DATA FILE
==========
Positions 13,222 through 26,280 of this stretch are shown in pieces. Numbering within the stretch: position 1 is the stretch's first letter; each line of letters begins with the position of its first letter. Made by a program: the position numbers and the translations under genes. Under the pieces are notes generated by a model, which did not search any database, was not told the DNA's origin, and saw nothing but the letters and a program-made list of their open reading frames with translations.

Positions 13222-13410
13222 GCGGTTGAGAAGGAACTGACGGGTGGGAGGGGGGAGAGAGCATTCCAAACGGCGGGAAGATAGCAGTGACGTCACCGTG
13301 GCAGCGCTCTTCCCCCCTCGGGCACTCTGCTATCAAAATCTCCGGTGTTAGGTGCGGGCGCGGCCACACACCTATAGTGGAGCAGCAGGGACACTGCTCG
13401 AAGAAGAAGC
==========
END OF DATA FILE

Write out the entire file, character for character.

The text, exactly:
Positions 13,222 through 26,280 of this stretch are shown in pieces. Numbering within the stretch: position 1 is the stretch's first letter; each line of letters begins with the position of its first letter. Made by a program: the position numbers and the translations under genes. Under the pieces are notes generated by a model, which did not search any database, was not told the DNA's origin, and saw nothing but the letters and a program-made list of their open reading frames with translations.

Positions 13222-13410
13222 GCGGTTGAGAAGGAACTGACGGGTGGGAGGGGGGAGAGAGCATTCCAAACGGCGGGAAGATAGCAGTGACGTCACCGTG
13301 GCAGCGCTCTTCCCCCCTCGGGCACTCTGCTATCAAAATCTCCGGTGTTAGGTGCGGGCGCGGCCACACACCTATAGTGGAGCAGCAGGGACACTGCTCG
13401 AAGAAGAAGC